More public holidays are a "no brainer", but the healthcare workforce needs additional recognition for its work during the Covid-19 pandemic, the Irish Nurses and Midwives Organisation (INMO) has said.
The Government has given “contradictory messages” regarding compensating frontline workers which is “confusing the issue and raising expectations”, the INMO added.
It is understood Government plans to bring in an extra bank holiday to recognise the work of frontline workers and remember those who died during the Covid-19 pandemic are at an advanced stage.
An official announcement regarding the additional bank holiday is expected next month, while a date for the holiday has not yet been decided on. Other measures for frontline workers are also being considered, including extra leave or payments.
The INMO said Ireland ranks exceptionally poorly when it comes to bank holidays, with far fewer than other EU countries.
“More public holidays are a no brainer. But it is clear that the healthcare workforce need additional recognition. They have borne great risks and been to the fore of the fight against Covid. They worked extra unpaid hours, rapidly adapted to new circumstances, and many became ill as a result,” an INMO spokesman said.
"Government have given out contradictory messages on this, which is confusing the issue and raising expectations. The Labour Court recently recommended that all sides sit down and discuss the healthcare worker compensation issue. Unions are available for talks any time, but are awaiting an invite from Government."
Frank Thornton, president of the Garda Representative Association (GRA), said the association had not been party to any negotiations regarding "exceptional bank holiday allowances for frontline workers", but would welcome any such discussion.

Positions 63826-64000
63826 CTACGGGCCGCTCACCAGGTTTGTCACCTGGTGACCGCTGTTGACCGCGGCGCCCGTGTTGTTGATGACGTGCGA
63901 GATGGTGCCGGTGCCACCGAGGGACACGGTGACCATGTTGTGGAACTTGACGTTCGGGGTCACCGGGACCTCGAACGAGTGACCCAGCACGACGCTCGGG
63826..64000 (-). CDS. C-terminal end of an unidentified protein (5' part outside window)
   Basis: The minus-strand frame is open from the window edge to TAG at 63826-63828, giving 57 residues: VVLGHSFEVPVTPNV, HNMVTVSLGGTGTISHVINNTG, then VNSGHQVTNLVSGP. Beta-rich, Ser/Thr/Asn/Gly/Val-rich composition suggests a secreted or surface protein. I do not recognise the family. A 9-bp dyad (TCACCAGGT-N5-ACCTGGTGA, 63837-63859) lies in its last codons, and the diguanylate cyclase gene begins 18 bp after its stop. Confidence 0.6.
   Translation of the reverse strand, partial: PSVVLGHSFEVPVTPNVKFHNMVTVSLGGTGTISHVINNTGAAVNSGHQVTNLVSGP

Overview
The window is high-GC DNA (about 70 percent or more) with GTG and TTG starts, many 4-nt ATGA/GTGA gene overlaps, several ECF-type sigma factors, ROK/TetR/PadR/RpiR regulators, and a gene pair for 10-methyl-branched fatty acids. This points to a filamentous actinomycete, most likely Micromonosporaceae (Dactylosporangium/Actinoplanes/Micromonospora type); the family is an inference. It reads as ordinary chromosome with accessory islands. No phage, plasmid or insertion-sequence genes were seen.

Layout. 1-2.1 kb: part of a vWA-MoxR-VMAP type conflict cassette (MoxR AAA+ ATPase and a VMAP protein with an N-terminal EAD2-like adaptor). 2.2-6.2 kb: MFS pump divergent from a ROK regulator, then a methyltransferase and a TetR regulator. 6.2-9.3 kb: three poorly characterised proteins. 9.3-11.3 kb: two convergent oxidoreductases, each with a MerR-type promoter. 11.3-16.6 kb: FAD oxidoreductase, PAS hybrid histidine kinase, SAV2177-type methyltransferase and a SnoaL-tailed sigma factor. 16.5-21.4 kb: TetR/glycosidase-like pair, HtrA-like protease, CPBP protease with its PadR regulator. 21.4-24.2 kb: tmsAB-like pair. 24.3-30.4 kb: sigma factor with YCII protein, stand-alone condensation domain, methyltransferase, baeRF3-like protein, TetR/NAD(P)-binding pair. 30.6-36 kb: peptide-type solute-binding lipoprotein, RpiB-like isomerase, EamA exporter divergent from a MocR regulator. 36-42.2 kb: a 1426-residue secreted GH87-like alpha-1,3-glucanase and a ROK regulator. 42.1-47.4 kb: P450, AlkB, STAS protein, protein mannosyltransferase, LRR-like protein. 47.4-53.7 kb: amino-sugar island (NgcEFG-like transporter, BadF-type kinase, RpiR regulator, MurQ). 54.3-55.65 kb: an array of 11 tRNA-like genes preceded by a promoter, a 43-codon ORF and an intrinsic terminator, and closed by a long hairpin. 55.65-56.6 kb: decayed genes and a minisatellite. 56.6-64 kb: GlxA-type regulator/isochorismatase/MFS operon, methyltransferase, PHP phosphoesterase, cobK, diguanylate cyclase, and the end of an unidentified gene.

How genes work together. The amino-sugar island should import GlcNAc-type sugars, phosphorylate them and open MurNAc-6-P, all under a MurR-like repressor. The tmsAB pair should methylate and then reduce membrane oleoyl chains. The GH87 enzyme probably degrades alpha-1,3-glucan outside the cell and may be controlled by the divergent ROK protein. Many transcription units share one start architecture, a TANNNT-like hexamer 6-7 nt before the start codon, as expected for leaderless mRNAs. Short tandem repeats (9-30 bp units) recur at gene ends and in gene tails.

“The association is currently involved in advanced high-level negotiations with management in relation to rosters and this remains our primary focus at this time,” Mr Thornton said.
“The association and our members believe any goodwill or gratitude for the sacrifice and flexibility shown at a time of national crisis should be reflected at these roster negotiations.”
Siptu said there are “too many contradictory messages” coming from the Government about how recognition might be given to health staff and other workers for their contribution during the pandemic.
“This mixed messaging is confusing the issue, while further raising expectations. Instead, if the Government has a proposal, or proposals, to make, it should talk to workers representatives directly and without delay – as recommended by the Labour Court,” a spokesman for Siptu said.
Dermot O’Leary, general secretary of the National Bus and Rail Union (NBRU), said an additional bank holiday “wouldn’t be of big benefit to transport workers as they wouldn’t necessarily have the day off to spend with their families”.
“It may take a suite of measures to address all the different asks and the different sectors. In relation to public transport, a bank holiday in its own right wouldn’t be sufficient recognition as far as we’re concerned because of the fact that public transport operates on bank holidays,” he said.
Neil McDonnell, chief executive of the Irish SME association, which represents small and medium-sized businesses, said it would be “far more preferable” if the Government decided an extra public holiday is justified on an ongoing basis rather than “what strikes people as gesture politics”.